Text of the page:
I'm trying to place two instance objects on curve turns using geometry nodes.

I need to define

  1. Points where the curve turns
  2. Type of rotation -- clockwise or counterclockwise

I used Normal node to detect points of rotations. enter image description here

But it works wrong. enter image description here

Is it possible to use the Normal or Curve Tangent nodes for this issue? Perhaps there is another approach.


1 Answer 1


You could solve this issue by using the example I mentioned in the comment (strictly speaking, it is a duplicate from my point of view, but I am writing the answer anyway so that this particular question is fully answered):

enter image description here

  1. Capture the direction of the corner per point. The trick with the Curve Handle Positions helps you. If you create the cross product from these positions, and then compare it with the up vector, you will always get $0$ or $1$, depending on the direction of the curve.
  2. Then convert the curve to points, because this will give you the rotation of each point, which you can use as a basis for Align Euler to Vector.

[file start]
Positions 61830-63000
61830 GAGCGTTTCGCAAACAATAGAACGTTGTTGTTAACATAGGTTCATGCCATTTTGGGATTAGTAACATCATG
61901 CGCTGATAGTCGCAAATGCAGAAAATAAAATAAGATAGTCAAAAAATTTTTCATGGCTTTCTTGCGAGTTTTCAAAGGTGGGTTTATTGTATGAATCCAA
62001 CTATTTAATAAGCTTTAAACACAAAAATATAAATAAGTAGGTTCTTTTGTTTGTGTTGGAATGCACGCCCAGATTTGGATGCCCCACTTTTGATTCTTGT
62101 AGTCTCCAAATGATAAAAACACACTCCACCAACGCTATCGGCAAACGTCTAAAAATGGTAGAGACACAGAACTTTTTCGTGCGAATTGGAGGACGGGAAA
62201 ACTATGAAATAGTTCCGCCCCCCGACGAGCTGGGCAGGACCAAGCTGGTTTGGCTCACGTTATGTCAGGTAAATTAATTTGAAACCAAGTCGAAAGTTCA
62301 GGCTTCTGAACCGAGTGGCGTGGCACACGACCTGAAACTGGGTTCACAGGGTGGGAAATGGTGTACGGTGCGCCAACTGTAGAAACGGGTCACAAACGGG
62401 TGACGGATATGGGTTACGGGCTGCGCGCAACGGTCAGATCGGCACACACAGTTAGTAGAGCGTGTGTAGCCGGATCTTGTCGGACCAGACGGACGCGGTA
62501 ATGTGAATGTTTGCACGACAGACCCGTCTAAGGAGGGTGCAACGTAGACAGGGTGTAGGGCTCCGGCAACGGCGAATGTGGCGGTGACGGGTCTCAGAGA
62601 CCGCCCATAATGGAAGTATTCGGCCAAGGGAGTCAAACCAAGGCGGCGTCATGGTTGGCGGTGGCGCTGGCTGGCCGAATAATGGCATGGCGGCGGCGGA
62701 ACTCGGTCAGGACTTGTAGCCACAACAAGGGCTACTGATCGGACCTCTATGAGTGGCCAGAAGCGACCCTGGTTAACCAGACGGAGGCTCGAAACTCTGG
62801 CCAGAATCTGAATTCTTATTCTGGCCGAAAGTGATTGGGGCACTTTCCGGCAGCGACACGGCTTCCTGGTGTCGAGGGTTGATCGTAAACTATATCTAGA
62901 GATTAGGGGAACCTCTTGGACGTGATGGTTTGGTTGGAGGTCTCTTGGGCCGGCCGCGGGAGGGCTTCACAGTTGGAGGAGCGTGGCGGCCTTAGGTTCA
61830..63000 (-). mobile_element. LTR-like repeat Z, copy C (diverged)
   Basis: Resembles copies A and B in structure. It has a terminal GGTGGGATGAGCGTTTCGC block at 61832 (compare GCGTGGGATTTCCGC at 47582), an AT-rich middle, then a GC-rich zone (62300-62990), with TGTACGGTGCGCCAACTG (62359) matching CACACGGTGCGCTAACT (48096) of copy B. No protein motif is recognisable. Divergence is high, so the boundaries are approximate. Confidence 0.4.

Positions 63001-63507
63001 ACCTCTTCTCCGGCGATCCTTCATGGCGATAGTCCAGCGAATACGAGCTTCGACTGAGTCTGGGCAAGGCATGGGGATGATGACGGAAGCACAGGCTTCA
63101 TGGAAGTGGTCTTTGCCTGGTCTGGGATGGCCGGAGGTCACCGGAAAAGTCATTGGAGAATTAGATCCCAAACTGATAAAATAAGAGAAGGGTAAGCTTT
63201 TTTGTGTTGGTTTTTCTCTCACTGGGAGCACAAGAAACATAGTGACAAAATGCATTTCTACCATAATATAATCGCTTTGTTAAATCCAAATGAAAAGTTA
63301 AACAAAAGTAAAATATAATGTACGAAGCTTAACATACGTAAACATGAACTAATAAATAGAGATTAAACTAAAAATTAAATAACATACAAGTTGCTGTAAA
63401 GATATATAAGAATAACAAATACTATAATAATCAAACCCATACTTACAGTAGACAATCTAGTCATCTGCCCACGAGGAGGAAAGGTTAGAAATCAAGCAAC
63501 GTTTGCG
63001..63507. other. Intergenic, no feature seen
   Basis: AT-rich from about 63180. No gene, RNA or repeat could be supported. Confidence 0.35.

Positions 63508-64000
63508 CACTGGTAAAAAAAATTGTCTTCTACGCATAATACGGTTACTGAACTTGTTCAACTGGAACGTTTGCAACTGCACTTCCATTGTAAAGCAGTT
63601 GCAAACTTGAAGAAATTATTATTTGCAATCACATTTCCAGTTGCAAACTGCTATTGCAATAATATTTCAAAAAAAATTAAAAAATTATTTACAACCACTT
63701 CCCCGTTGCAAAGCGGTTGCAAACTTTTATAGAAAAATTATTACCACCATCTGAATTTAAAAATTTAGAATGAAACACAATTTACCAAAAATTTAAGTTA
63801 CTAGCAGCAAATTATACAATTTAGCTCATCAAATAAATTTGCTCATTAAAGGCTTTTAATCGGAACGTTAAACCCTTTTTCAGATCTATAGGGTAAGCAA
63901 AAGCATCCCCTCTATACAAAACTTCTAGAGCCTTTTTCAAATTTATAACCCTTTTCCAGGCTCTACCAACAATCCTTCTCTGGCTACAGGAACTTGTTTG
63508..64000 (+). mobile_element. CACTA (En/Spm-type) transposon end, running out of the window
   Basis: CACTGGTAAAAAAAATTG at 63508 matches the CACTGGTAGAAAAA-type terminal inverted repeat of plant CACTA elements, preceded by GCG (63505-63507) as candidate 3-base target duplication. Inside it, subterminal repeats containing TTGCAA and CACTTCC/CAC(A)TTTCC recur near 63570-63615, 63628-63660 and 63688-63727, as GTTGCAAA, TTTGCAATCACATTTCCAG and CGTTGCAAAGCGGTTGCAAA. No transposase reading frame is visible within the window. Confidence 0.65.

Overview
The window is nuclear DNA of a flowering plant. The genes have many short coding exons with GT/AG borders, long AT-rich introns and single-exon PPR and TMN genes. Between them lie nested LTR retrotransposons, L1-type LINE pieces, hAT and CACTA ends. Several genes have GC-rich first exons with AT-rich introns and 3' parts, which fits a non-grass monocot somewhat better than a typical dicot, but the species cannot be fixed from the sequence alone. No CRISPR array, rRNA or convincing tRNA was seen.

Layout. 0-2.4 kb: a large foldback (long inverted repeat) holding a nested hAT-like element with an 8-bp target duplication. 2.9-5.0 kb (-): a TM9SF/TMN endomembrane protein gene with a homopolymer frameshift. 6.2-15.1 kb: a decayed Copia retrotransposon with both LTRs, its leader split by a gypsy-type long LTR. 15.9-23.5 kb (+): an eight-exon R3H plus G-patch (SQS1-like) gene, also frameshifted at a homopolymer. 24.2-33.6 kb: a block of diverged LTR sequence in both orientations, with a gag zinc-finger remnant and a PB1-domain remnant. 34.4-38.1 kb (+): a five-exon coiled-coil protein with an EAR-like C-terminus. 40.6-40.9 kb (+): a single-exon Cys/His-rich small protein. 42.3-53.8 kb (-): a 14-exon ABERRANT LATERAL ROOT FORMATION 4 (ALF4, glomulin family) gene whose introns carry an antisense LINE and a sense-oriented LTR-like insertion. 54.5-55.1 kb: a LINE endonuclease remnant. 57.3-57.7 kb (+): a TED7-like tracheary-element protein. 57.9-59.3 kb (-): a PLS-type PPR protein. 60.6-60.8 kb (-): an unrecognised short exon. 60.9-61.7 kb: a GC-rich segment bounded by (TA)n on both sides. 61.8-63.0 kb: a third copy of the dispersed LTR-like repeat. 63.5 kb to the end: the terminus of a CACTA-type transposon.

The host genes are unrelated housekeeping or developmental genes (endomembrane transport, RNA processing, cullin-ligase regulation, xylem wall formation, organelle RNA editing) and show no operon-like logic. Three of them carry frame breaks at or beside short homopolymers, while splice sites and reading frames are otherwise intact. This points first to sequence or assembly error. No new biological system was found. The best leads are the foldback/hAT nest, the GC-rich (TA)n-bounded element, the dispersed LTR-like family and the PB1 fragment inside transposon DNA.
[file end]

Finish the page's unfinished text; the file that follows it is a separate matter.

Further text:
3. Finally, instantiate at the intermediate points (I assume in this example that you do not want to create objects at the first and last point) one of the two objects from your collection.

Make sure that the rotation of the objects is ok, or correct it according to your ideas.

(Blender 3.2+)

  • $\begingroup$ Great! Thanks a lot. Will Curve Handle Positions work after Resample node? I'd like to fill in the straight sections with square blocks. $\endgroup$ Commented Feb 16, 2023 at 12:11
  • $\begingroup$ I assume that Cross Product on straight sections should give a zero vector. Thus, it would be possible to select points on straight sections by comparing with the zero vector. But so far it doesn't work. $\endgroup$ Commented Feb 16, 2023 at 12:25
  • $\begingroup$ @PavelTrufanov To create instances on the lines between the vertices, I would choose this solution: i.sstatic.net/jPuk1.jpg $\endgroup$
    – quellenform
    Commented Feb 16, 2023 at 13:24
  • $\begingroup$ Exactly what is needed. Thank you! $\endgroup$ Commented Feb 17, 2023 at 4:49

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